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Chemical industry weekly news roundup, 25 October
October 25, 2013 | By LINDSAY FROST
This Week in CW:
Earnings season is in full swing as companies continue to report varied results. BASF reported an 18.5% increase in third-quarter net income to €1.1 billion ($1.5 billion) on 1.5% higher sales of €17.7 billion. The company also announced a restructuring plan for its pigments business, with a planned reduction of 650 jobs by 2017. Dow Chemical posted a nearly 20% gain in third-quarter profits versus last year, although compressed epoxy margins kept results below Wall Street expectations. The company also announced that it has increased its divestiture target to $3-$4 billion—more than double the $1.5-billion target Dow announced in March of this year. Air Liquide reported €3.77 billion ($5.19 billion) in adjusted sales revenue during the third quarter of 2013, and Solvay reported a 13% fall in recurring Ebitda (Rebitda) to €439 million for the third quarter. DuPont reported third-quarter operating earnings of $426 million, up 5% from the year-ago quarter, and all operating segments except for performance chemicals posted stronger earnings. The company also announced that it will divest its $7-billion performance chemicals segment through a tax-free spin-off to shareholders.
Ineos Grangemouth announced that it will reopen its petrochemicals business with immediate effect and it will restart the oil refinery immediately. The move follows “Unite union’s dramatic U turn and its belated recognition that Ineos’s ‘survival plan’ is the only way to ensure Grangemouth’s long term survival,” the company said. Unite has agreed to no-strikes for three years; to move to a modern pension scheme; a pay freeze for three years; and changes to union agreements on site, including no full-time union convenors, Ineos says.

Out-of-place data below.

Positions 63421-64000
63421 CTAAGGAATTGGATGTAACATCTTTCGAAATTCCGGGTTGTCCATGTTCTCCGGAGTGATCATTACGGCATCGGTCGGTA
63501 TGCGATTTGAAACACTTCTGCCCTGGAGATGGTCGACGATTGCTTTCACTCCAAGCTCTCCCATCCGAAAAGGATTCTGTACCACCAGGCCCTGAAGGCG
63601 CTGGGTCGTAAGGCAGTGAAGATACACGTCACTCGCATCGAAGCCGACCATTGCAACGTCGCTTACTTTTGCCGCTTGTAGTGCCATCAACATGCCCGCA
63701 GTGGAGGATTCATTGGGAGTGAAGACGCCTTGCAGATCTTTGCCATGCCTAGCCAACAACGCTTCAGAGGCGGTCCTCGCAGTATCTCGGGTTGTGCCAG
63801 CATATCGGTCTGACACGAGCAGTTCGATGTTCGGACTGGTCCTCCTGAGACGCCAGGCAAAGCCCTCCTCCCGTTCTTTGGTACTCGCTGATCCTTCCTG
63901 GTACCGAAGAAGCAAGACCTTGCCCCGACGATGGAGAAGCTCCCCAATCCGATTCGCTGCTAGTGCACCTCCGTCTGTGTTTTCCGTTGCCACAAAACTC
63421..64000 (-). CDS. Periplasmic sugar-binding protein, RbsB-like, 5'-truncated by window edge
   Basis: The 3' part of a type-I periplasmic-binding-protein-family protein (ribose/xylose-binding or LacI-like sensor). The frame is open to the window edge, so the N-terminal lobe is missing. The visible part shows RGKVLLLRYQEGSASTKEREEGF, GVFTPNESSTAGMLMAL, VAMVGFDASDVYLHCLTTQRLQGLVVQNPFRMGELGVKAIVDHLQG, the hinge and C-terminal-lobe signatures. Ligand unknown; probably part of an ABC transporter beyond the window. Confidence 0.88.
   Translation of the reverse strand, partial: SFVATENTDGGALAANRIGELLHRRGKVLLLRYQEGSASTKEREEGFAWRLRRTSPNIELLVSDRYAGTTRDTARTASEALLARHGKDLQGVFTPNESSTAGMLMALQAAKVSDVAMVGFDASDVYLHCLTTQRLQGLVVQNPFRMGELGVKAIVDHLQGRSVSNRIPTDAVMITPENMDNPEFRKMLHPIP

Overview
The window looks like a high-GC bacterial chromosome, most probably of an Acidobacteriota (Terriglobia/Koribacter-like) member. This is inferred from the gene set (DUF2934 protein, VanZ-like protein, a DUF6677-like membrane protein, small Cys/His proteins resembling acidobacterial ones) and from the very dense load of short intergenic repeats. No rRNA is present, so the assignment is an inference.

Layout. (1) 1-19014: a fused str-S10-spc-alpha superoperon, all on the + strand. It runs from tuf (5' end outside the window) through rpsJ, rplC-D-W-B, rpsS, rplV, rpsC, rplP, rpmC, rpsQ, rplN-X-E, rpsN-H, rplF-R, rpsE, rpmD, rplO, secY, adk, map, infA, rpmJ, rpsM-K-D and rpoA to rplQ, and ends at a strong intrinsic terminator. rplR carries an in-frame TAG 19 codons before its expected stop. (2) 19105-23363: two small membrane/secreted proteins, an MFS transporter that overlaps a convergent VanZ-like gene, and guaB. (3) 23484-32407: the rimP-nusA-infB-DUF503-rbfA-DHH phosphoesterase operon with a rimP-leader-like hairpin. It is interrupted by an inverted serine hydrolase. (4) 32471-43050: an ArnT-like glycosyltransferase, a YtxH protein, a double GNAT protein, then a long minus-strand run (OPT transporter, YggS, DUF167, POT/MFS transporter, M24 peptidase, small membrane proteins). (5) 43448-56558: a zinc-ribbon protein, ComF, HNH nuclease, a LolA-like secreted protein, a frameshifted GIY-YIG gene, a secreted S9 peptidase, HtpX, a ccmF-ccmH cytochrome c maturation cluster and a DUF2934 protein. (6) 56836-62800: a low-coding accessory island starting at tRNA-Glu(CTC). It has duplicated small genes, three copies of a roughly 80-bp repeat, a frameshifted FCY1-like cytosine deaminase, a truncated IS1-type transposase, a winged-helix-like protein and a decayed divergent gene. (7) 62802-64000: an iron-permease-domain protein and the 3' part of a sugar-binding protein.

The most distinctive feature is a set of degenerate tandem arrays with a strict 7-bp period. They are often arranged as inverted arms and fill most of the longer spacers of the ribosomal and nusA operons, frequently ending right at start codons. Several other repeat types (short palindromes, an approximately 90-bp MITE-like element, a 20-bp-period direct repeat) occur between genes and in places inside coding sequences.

ACC says that its monthly Chemical Activity Barometer (CAB) increased 0.3% in October on a three-month moving average basis and remains up 3.1% year-on-year (YOY). The CAB remains at its highest point since June 2008, ACC says. Other notable strong indicators include chemical equities—which continued to outpace the overall market as measured by the S&P 500—and the expansion of inventories and new orders, which was likely restored by a return of business confidence following the end of the government shutdown.
Around the Web:
The NY Times writes on Europe’s economy—including results from the purchasing managers’ index, compiled by Markit Economics, a data and analysis firm. The results show that Europe’s fragile recovery remains alive—with the composite coming in at 51.5 in October, above the 50.0 mark that signals expansion. While that is a slight deceleration from September’s 52.2 showing, it was the fourth consecutive month in positive territory.
According to the New Statesmen, Robo-trading is the fast stockbroking strategy that affects your retirement funds. Advocates of HFT argue that it provides additional liquidity and so narrows the gap between buying and selling prices. Yet when market conditions turn adverse, HFT firms can switch off their robo-traders and then liquidity vanishes —as we saw in the “flash crash” of 6 May 2010, when the US market fell by cent in minutes. A few critical factors explain the rapid development of HFT: the increase in computing power available to investment banks and trading firms, for example, and the deregulation of many stock exchanges in the United States and Europe.
CTV News writes that a newly published study says air downwind from a cluster of petrochemical plants northeast of Edmonton contains pollutants at levels equal to some of the world's largest cities. Other pollutants, including some known to cause cancer, also measured well above normal. And cancer rates linked to those chemicals were found to be higher in communities closest to the so-called Industrial Heartland. Although scientists don't definitively link the two, one of the report's co-authors said the findings raise concern about the possible long-term effects of exposure to petrochemical emissions.